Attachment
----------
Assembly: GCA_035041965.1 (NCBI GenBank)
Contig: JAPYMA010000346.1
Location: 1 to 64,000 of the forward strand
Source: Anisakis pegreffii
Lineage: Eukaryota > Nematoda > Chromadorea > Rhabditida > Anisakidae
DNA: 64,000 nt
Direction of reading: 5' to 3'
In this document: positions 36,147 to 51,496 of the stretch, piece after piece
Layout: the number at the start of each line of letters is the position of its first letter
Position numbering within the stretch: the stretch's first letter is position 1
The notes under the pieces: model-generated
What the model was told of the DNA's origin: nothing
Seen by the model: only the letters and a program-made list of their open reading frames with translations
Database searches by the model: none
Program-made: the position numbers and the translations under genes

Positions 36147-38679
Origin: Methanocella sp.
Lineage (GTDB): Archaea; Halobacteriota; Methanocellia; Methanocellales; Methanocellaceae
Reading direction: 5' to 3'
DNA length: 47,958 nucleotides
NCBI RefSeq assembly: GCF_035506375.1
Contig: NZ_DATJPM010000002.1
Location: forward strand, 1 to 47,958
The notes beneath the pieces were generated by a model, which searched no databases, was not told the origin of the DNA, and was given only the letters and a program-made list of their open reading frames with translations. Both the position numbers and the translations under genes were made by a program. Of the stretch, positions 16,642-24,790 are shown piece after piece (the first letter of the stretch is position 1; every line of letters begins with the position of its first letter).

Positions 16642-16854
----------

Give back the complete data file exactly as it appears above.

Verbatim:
Assembly: GCA_035041965.1 (NCBI GenBank)
Contig: JAPYMA010000346.1
Location: 1 to 64,000 of the forward strand
Source: Anisakis pegreffii
Lineage: Eukaryota > Nematoda > Chromadorea > Rhabditida > Anisakidae
DNA: 64,000 nt
Direction of reading: 5' to 3'
In this document: positions 36,147 to 51,496 of the stretch, piece after piece
Layout: the number at the start of each line of letters is the position of its first letter
Position numbering within the stretch: the stretch's first letter is position 1
The notes under the pieces: model-generated
What the model was told of the DNA's origin: nothing
Seen by the model: only the letters and a program-made list of their open reading frames with translations
Database searches by the model: none
Program-made: the position numbers and the translations under genes

Positions 36147-38679
Origin: Methanocella sp.
Lineage (GTDB): Archaea; Halobacteriota; Methanocellia; Methanocellales; Methanocellaceae
Reading direction: 5' to 3'
DNA length: 47,958 nucleotides
NCBI RefSeq assembly: GCF_035506375.1
Contig: NZ_DATJPM010000002.1
Location: forward strand, 1 to 47,958
The notes beneath the pieces were generated by a model, which searched no databases, was not told the origin of the DNA, and was given only the letters and a program-made list of their open reading frames with translations. Both the position numbers and the translations under genes were made by a program. Of the stretch, positions 16,642-24,790 are shown piece after piece (the first letter of the stretch is position 1; every line of letters begins with the position of its first letter).

Positions 16642-16854